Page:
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Sometimes, what’s not there can be just as important as what is. Jazz is famously all about the notes you don’t play
, and Sherlock Holmes once solved a crime because of a dog that didn’t bark
Scientists wanted to get in on that, so a paper appearing today in PNAS.
takes a look at the sounds we don’t say — or, at least, don’t say as readily — with nouns winning out as the biggest obstacles to quick, unobstructed speech. It’s the kind of insight that helps researchers understand specific languages better, but also sheds light on language as a whole.
The Sound of Silence
The paper’s authors explain that it’s not just a study into verbal tics, but more of a window into how our brains process and create language. “When we speak, we unconsciously pronounce some words more slowly than others and sometimes pause. Such slowdown effects provide key evidence for human cognitive processes, reflecting increased planning load in speech production.” A gap between words, or having to result to filler words (such as uh or um), literally suggests certain words tax our mental faculties more than others.
And which words were those? Nouns (“a person place or thing,” as per Schoolhouse Rock)
, as opposed to verbs (which tell us “what’s happening”)
. Across languages and cultures, speakers universally slowed down before uttering nouns, and only one of the nine languages showed any slowdown before verbs, despite these often being more complex than nouns. The authors went to great pains to make sure they studied speech from “linguistically and culturally diverse populations from around the world,” choosing languages from the Amazonian rainforest (Bora and Baure), Mexico (Texistepec), the North American Midwest (Hoocąk), Siberia (Even), the Himalayas (Chintang), and the Kalahari Desert (Nǁng)… plus English and Dutch. They also wanted to make sure they studied examples of spontaneous, naturalistic speech — nothing read out loud or memorized.
Our Words, Ourselves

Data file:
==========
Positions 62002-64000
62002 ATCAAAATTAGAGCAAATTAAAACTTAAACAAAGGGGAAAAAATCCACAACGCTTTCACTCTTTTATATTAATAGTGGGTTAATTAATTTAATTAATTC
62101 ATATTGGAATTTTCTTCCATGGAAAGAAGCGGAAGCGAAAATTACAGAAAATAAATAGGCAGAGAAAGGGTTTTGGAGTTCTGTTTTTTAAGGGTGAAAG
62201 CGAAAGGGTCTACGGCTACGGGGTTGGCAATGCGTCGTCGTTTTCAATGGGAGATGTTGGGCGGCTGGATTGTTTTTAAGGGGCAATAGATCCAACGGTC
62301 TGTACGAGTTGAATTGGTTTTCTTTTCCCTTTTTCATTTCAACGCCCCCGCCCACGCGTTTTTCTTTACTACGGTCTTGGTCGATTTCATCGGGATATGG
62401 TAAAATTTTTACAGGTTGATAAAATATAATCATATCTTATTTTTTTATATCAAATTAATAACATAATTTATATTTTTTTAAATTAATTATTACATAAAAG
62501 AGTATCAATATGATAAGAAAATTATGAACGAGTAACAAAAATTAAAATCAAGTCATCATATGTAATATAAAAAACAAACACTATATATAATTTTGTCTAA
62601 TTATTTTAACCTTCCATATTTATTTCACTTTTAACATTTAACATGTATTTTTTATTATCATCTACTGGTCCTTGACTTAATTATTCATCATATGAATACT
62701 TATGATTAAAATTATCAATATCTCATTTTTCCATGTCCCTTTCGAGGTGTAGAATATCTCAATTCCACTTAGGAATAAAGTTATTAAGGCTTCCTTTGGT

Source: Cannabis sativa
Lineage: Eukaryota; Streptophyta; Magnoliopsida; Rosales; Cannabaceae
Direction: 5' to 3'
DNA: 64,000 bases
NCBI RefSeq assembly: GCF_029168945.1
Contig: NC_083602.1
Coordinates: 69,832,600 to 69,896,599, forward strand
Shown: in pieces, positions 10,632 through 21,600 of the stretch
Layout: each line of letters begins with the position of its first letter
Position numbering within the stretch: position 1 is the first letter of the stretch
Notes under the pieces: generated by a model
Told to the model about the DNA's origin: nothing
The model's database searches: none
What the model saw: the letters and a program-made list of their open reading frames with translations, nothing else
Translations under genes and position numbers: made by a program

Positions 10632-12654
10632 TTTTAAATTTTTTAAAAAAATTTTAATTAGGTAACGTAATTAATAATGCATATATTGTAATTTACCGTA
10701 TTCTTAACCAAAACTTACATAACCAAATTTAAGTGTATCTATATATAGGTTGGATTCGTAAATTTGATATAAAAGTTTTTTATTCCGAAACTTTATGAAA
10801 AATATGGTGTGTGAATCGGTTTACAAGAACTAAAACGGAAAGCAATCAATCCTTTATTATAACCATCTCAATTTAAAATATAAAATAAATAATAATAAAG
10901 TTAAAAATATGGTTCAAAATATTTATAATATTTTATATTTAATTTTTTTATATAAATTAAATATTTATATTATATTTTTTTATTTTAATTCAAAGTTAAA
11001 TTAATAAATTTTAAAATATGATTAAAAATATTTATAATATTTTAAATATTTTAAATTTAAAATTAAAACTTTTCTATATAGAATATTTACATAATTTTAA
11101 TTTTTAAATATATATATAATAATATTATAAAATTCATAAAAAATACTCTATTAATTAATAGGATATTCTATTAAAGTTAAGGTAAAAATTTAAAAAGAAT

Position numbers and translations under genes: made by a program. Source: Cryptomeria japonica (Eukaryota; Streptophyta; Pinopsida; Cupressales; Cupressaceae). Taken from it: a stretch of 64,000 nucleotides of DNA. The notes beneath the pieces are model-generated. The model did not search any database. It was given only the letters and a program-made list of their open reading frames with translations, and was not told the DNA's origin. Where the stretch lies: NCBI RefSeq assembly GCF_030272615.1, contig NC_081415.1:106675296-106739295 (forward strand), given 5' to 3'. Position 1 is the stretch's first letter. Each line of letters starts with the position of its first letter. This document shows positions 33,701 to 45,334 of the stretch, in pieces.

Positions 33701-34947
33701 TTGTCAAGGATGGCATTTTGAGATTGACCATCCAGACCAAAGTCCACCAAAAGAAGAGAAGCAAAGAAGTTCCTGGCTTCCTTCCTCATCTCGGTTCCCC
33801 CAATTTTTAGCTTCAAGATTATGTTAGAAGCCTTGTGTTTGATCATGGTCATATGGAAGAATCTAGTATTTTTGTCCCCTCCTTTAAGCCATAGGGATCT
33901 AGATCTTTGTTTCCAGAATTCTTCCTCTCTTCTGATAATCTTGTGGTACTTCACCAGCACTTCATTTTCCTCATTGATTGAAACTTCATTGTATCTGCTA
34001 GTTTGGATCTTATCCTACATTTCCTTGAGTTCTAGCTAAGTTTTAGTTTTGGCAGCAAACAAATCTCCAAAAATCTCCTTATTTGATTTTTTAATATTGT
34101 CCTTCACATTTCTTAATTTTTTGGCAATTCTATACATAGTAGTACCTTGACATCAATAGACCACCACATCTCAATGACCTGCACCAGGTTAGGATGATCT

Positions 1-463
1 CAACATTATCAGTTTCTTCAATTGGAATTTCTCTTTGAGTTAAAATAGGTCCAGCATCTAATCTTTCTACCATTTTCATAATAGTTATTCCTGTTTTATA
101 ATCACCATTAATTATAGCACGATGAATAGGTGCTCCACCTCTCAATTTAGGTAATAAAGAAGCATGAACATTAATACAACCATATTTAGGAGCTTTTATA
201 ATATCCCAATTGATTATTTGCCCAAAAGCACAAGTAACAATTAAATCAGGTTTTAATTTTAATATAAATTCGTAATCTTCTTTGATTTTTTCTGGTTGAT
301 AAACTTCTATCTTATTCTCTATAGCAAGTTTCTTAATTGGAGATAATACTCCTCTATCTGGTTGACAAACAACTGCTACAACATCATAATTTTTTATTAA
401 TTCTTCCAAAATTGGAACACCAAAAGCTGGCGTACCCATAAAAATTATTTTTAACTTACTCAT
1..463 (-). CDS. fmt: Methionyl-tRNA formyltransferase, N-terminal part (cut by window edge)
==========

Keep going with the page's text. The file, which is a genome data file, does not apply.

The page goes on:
So, why nouns? The authors suspect it’s because these types of words usually represent new information. If you’re referring to a previously used noun, you can just use a pronoun (“I saw Jane. She said hi.”) or drop it altogether (“I saw Jane, who said hi.”). Verbs have no equivalent “pro-verbs,” so they work for new and old info alike. The new information nouns usually accompany thus seems to require more planning on our brains’ parts. This study is cool for lots of reasons. First, there’s a nice P.C. lesson to take from the diverse language pool: The researchers found that English was a bit of an outlier. (It was the one that slowed down before verbs.) “Whatever the reason,” the authors wrote, “this result highlights the need for a diverse sample, such as that represented here, including languages other than English, which has been found to be exceptional in other studies also.” But it’s also remarkable that so many different and seemingly unrelated lingos had something so basic in common. “This finding points to strong universals in how humans process language and manage referential information when communicating linguistically,” they wrote. This helps solve a longstanding question in linguistics, about why verbs were more likely to have complex prefixes than nouns — because the slowdowns right before nouns makes it harder to link those words with whatever came right before. So the next time your find yourself tongue tied, trying to spit out whatever’s on your mind, consider that maybe you’re not just having a moment: Our entire construction of language could be working to slow down and stutter your speech.